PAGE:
Negotiators frequently fall into the trap of believing that dominating their counterparts is the best way to win. In reality, employing a collaborative approach achieves better negotiation outcomes. Here's why a collaborative approach is superior to a dominating approach.
A dominating strategy to negotiation takes an aggressive, individualistic approach to negotiation. In this case, you view the negotiation as a win-lose situation. You try to pressure your counterpart into compliance by negotiating from a position of power.
This approach focuses only on making short-term gains. For example, you might try to optimize your inventory management by demanding that a supplier decrease their order lead times. If the supplier seems unwilling to comply, you may threaten to reduce your orders or find a different supplier.
While this strategy may work for one-time deals, it can be highly detrimental to long-term relationships, especially with vendors. Your counterpart will likely be unsatisfied with the negotiation outcome when you get your way by using the dominating approach. Consequently, they may be unwilling to make good offers in future negotiations.
A collaborative negotiation strategy takes a win-win, problem-solving approach to the negotiation. When you negotiate collaboratively, you openly share information with your counterpart and encourage them to do the same. Doing so enables you to evaluate each other's needs instead of dwelling on the differences.
The characteristics of collaborative negotiation include:
A long-term perspective
Associated with strategic partnerships
Willingness to make concessions
Collaborative negotiations aim to uncover joint benefits and resolve differing interests. This approach is the most suitable for long-term relationships, such as vendor-buyer relationships, in which there will be future negotiations.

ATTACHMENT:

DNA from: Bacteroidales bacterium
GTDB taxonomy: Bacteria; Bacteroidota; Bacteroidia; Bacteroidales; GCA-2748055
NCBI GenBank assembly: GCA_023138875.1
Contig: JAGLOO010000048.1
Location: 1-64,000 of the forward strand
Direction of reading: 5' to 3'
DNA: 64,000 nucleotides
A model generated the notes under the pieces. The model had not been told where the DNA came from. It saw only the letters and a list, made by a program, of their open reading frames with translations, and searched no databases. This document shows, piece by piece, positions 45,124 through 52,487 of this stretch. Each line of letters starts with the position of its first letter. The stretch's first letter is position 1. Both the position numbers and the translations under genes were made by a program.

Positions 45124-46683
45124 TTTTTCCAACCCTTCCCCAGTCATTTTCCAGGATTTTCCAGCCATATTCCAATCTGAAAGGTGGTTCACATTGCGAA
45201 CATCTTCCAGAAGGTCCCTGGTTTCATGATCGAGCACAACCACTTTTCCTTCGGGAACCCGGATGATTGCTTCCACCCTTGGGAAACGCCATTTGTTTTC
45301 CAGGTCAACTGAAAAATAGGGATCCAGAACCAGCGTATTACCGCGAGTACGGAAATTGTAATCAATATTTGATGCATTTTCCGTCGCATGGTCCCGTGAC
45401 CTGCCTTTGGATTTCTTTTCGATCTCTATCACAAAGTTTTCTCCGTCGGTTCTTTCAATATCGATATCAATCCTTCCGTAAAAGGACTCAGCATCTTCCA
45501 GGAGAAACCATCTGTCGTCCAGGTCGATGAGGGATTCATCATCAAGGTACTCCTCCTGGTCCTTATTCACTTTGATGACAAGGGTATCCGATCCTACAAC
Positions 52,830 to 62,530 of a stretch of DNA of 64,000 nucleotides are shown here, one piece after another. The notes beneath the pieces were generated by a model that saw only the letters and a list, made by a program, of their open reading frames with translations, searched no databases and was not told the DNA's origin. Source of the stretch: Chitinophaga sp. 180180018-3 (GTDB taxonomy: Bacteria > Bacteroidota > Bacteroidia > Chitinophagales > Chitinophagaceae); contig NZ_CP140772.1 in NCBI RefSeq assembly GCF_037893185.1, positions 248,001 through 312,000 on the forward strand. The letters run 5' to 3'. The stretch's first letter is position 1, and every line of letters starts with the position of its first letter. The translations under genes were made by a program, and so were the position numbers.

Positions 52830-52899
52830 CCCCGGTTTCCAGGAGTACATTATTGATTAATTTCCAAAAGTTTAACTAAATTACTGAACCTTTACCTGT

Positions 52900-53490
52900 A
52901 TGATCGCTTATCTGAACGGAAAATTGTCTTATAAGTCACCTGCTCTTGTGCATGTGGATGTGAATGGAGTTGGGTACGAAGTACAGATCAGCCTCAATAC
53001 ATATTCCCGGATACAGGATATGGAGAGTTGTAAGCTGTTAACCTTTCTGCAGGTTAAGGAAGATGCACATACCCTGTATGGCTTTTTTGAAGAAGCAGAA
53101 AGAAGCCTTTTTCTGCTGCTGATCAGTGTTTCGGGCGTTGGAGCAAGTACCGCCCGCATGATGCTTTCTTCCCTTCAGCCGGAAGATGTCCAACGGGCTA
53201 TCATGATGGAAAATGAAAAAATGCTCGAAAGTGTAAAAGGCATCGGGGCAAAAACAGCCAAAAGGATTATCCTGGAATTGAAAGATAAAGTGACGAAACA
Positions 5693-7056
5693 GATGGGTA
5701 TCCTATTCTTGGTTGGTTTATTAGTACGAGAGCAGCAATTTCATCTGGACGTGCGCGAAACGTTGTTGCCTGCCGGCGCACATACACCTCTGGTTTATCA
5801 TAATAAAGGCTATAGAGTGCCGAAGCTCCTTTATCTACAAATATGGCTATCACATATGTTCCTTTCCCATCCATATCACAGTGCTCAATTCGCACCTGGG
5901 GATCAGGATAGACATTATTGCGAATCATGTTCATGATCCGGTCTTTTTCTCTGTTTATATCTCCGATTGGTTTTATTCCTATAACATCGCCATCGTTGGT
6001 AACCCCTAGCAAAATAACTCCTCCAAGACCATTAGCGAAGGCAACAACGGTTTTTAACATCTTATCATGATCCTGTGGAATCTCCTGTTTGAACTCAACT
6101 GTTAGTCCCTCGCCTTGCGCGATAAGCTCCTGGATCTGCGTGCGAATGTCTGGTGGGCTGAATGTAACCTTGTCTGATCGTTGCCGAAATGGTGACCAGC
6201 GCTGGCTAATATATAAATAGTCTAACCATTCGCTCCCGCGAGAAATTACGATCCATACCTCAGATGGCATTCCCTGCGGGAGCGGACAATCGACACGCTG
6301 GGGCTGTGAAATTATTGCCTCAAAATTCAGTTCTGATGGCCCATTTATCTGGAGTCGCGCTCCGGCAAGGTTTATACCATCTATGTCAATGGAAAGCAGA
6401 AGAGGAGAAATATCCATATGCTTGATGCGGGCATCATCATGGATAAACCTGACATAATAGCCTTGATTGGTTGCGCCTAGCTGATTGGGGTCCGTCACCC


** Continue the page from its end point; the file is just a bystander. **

Listen actively to hear your counterparts' positions and acknowledge them. Give these positions careful thought to unearth the underlying interests and propose solutions that take your counterpart’s interests into account.
The solutions you offer may be in the form of a proposed contract. Make sure it’s detailed and looks good. A well-presented contract demonstrates your credibility. Likewise, your attention to relevant details confirms that you heard your counterpart. You can convert from PDF to Word to create visually appealing contracts.
Here are a few more tips for achieving collaborative negotiations.
Depersonalize the problem
Make a clear distinction between the definition problem and the solution
Explore multiple alternative solutions
Expand the value that both parties receive
Generate a bridge solution
Don’t be afraid to take breaks
Communicate clearly and articulately
Mutual solutions are more indicative of negotiation success than individual benefits. Collaborative negotiations are more likely to achieve mutual solutions in which both parties gain economic value from the negotiation and are satisfied with its outcome.
Be open to the fact that the other party may not be able to offer what you want. In that case, you may need to walk away from the negotiation and find a different partner. Even if you don’t get what you want, end the negotiation on good terms as you may have to engage the vendor in the future.
Collaborative negotiation is more beneficial in the long term because rather than pitting you against your counterpart, it enables you to form long-term partnerships that benefit you both.
Visit your local chamber of commerce to learn more.